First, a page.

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Anatomical variations of sphenoid sinus based on computerized tomography (CT)

Author:

L. S. B. Ekanayake

Provincial General Hospital Badulla, LK
About L. S. B.
Consultant ENT and Head & Neck Surgeon
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Abstract

Objectives
Currently in Sri Lanka otorhinolaryngologists are vastly involved in   functional endoscopic sinus surgery (FESS), while transsphenoidal approach to sellar lesions is becoming popular among neurosurgeons. There is a possibility of endoscopic supra sellar, lateral skull base and clival surgery to take off in near future although no sufficient database is available about the anatomical variations of the sphenoid sinuses of Sri Lankans. This research is aimed at filling this deficit.

Design and Methods
A cross sectional retrospective study of 200 CT scans of 0.5mm intervals of the ‘nose, paranasal sinus and brain” of Sri Lankans who were seen at district general hospital Trincomalee were analyzed. Details were collected regarding pneumatization, sellar budge, protrusion and dehiscence of the walls of maxillary nerve (MN), optic nerve (ON), vidian nerve (VN) and internal carotid artery (ICA) and the different types and attachment of the sphenoid sinus septum.

Results
We found no conchal pneumatization but 100% of the study population to have presellar area of the sphenoid body pneumatization, 87% to have sellar and 39.5% to have post sellar area of the sphenoid bone pneumatization. Superior extension of pneumatization into anterior clinoid process (ACP) was found among 13.5% and extension in to posterior clinoid process (PCP) in 4.5%. Lateral extension in to opticocarotid recess was found in 60% and pneumatization in to greater wing of sphenoid (GWS) was found in 42% while 13.5% had pneumatization of lesser wing of sphenoid (LWS). Anterior pneumatization extended in to vomer and ethmoid bones and was 25%and 19% respectively. Posterior extension in to clivus was 34.5% while pneumatization extended inferiorly in to pterygoid process in 54.5 %. The sellar bulge was well defined in 75.5% and not so in 24.5%. The Intersinus septum was absent in 0.5% while single Intersinus septum was present in 86.5% and 8% had a transverse septum. 29.5% had multiple Intrasinus septum while 64.5 % had accessory septa. Occurrence of protrusion and dehiscence in optic nerve, maxillary nerve, vidian nerve and internal carotid artery were, 54%, 8.5%, 24.5% and 79% and, 23%, 7%, 14% and 57.5% respectively.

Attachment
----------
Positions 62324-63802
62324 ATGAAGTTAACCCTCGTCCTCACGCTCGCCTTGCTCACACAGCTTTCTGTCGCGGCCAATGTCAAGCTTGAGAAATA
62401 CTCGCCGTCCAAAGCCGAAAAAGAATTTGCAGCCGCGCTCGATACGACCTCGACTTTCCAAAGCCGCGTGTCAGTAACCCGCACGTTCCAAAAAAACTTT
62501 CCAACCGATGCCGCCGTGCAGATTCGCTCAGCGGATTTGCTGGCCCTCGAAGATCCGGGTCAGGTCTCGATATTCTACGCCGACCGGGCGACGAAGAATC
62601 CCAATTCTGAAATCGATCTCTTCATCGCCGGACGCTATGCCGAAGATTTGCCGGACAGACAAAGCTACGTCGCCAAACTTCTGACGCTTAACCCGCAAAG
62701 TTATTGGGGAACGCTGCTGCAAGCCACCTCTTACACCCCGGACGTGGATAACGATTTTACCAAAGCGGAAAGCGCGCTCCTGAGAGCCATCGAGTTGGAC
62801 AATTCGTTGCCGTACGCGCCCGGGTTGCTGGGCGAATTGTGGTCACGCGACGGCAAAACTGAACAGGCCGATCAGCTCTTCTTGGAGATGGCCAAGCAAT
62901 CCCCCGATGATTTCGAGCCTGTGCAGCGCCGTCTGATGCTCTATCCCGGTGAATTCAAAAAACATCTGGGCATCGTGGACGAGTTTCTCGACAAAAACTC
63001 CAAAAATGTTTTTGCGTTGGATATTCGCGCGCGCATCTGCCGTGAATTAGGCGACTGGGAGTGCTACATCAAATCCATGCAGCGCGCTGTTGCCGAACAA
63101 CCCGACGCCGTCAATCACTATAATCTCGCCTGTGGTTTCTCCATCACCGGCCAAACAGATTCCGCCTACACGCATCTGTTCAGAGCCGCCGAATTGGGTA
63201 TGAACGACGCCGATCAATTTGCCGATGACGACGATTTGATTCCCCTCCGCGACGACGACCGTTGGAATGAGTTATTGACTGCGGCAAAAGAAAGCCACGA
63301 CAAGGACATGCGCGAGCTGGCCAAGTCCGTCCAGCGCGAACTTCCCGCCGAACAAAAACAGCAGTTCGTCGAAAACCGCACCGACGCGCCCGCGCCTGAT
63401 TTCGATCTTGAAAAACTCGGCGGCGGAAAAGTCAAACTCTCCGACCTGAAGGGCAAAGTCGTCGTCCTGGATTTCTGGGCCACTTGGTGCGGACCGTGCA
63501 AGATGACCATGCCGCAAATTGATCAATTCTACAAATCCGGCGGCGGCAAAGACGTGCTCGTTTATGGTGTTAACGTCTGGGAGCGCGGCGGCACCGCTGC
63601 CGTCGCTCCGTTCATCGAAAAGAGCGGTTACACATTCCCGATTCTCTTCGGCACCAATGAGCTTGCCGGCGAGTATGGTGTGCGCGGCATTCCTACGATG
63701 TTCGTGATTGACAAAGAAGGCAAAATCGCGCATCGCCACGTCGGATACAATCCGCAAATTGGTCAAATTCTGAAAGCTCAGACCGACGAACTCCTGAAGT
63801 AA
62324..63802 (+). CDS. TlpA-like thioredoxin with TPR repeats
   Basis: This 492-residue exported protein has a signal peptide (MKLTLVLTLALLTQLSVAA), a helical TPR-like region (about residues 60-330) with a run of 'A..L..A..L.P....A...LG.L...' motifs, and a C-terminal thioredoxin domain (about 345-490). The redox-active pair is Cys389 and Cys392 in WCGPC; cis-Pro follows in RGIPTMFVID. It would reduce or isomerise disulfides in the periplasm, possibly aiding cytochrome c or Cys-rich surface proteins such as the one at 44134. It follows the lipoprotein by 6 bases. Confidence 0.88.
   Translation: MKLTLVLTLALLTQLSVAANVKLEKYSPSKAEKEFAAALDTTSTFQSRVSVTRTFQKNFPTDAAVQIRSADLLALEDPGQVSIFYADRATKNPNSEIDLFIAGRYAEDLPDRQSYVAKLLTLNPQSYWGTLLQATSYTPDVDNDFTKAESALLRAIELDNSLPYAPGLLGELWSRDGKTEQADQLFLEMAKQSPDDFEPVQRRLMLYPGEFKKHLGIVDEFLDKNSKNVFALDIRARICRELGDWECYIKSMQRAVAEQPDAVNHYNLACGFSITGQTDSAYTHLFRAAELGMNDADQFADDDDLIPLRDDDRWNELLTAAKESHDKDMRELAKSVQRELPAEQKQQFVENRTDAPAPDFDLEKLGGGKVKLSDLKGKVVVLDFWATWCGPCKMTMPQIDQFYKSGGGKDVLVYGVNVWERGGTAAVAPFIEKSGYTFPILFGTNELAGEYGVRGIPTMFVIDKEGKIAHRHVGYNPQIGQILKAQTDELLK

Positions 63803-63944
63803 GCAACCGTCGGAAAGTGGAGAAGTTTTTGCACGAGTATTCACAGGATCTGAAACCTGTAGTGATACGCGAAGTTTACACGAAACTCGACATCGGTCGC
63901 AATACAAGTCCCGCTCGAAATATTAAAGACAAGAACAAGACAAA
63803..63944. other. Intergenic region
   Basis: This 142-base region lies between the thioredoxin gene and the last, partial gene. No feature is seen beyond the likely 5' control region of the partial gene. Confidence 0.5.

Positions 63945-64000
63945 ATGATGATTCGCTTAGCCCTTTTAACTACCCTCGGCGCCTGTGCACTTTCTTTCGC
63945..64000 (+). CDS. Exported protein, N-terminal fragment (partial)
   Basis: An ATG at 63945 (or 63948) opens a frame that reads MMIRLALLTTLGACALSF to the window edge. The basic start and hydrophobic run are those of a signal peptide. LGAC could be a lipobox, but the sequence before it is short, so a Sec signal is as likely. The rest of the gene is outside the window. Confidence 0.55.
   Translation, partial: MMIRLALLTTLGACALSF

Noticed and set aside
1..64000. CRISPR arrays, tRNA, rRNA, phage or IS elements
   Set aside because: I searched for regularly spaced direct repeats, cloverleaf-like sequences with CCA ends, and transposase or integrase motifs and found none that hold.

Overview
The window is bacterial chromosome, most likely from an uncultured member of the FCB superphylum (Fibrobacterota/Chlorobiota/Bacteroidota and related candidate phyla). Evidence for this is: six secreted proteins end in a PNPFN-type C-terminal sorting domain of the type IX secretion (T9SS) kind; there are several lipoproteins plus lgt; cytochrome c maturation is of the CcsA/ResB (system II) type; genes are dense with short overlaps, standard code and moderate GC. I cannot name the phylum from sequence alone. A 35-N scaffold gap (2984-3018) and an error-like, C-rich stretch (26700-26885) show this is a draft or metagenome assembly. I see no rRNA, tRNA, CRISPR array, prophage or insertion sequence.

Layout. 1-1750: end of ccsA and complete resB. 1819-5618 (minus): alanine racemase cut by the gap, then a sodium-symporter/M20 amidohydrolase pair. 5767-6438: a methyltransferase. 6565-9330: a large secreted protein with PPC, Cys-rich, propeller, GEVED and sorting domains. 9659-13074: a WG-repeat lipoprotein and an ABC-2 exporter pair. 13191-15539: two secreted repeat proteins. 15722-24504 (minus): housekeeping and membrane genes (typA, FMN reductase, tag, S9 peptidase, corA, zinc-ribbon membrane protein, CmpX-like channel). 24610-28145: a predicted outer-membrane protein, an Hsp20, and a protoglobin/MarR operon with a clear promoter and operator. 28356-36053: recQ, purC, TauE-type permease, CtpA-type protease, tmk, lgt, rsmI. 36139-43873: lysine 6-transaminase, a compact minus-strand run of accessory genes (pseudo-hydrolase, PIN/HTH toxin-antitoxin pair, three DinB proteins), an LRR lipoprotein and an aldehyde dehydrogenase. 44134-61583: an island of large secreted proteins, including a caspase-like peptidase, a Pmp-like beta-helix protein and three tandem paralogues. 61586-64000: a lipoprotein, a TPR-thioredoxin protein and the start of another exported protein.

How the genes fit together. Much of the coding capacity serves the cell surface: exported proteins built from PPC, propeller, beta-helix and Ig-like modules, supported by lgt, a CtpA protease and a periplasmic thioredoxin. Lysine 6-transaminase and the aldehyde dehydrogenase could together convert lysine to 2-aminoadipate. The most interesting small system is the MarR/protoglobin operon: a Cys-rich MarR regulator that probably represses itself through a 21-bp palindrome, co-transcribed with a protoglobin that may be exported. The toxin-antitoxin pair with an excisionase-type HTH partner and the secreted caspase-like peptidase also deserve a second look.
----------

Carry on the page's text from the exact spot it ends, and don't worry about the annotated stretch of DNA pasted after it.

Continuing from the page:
Conclusions
The sinus anatomy has a racial difference and regional anatomy varies randomly. Posterior, inferior and lateral extensions of pneumatization could make orientation and relative positioning of vital structures confusing. Septal attachments to   vessels and nerves are much higher than appreciated previously. Individual study with greater attention to detail in CT scans is recommended prior to surgery to minimize complications.

How to Cite: Ekanayake, L.S.B., 2020. Anatomical variations of sphenoid sinus based on computerized tomography (CT). Ceylon Journal of Otolaryngology, 9(1), pp.19–32. DOI: http://doi.org/10.4038/cjo.v9i1.5282
Published on 31 Dec 2020.
Peer Reviewed

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